Among the Palms [poem by Hesketh]

[Editor: This poem by Hesketh was published in The Bulletin Reciter, 1901.]

Among the Palms.

To save the past by one brave deed !
The time was “now,” the place “this spot.”
Love-stifled rage importunes speed,
For Hate can thrive where Love will rot.

A noiseless step, a whispered word,
A man clasped in a woman’s arms !
The white-faced watcher saw and heard,
And beckoned Death — among the palms.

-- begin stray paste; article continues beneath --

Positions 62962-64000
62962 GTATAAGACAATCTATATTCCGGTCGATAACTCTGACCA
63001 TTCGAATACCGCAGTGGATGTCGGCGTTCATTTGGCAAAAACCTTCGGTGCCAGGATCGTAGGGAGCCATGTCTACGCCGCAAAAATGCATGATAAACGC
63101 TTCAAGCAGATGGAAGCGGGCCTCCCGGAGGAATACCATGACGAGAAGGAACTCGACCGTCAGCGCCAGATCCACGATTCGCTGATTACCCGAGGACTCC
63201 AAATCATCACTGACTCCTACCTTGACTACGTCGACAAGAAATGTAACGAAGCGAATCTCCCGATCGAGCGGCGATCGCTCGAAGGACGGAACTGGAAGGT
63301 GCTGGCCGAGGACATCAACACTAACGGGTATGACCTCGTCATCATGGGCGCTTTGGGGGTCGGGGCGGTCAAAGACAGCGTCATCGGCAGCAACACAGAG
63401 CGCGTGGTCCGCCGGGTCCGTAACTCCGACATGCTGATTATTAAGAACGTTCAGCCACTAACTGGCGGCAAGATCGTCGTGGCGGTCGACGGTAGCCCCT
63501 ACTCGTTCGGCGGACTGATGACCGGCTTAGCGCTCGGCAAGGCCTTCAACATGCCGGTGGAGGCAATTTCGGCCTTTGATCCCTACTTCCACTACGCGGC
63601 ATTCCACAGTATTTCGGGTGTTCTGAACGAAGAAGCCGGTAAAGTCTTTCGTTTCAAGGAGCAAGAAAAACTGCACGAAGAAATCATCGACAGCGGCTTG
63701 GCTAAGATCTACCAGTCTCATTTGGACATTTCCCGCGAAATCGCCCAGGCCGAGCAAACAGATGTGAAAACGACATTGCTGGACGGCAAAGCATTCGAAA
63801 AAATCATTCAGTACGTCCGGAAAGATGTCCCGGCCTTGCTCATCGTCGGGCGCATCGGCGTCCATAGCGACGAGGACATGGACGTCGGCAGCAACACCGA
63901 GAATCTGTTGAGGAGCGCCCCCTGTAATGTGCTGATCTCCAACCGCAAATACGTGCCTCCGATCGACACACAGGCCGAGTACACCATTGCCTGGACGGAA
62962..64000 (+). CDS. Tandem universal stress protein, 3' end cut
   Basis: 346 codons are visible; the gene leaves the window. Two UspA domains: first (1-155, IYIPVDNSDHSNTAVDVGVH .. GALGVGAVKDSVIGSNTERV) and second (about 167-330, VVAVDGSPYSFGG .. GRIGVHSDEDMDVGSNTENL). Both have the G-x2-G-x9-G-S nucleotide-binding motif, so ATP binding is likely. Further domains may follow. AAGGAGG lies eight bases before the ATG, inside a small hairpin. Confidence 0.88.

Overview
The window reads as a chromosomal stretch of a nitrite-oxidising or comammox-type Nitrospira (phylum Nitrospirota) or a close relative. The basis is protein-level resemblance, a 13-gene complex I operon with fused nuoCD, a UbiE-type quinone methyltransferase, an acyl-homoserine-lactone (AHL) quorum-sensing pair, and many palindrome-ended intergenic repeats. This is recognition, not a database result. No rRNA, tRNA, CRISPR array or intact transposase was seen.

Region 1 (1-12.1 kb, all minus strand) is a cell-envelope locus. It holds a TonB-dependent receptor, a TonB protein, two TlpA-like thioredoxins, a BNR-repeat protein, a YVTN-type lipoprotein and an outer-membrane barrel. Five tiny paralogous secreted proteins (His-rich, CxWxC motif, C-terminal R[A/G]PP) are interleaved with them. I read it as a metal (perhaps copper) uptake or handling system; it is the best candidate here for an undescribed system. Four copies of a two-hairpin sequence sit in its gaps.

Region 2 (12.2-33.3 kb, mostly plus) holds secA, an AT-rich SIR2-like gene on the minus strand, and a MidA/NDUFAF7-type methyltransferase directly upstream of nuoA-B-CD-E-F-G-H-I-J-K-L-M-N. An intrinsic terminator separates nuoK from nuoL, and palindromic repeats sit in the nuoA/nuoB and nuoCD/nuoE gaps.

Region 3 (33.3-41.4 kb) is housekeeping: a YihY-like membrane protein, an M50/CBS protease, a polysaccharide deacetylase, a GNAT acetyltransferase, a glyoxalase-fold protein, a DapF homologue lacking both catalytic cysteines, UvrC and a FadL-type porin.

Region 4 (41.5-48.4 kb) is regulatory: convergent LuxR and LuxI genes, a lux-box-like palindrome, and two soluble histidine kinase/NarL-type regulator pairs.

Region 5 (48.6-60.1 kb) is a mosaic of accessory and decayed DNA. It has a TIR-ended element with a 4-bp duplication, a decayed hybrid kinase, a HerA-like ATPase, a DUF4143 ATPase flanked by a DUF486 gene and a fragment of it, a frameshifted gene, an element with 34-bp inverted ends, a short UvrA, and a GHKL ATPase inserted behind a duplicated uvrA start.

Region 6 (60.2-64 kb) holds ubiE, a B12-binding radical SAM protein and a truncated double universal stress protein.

He kissed a dagger’s silvered hilt —
Her gift once in the long ago ;
Then whispering Heaven — “Forgive her guilt !”
He freed her with a single blow.

And who shall say ’t was ill or good
Who reads not the Recorder’s scroll? . . .
An angel came and caught his blood ;
A devil laughed and took his soul.

I only see what might have been ;
A girl locked in a dead man’s arms ;
A traitor slain, a stain wiped clean —
Among the palms, among the palms.

Hesketh.



Source:
A.G. Stephens (editor). The Bulletin Reciter: A Collection of Verses for Recitation from “The Bulletin” [1880-1901], The Bulletin Newspaper Company, Sydney, 1902 [first published 1901], page 154

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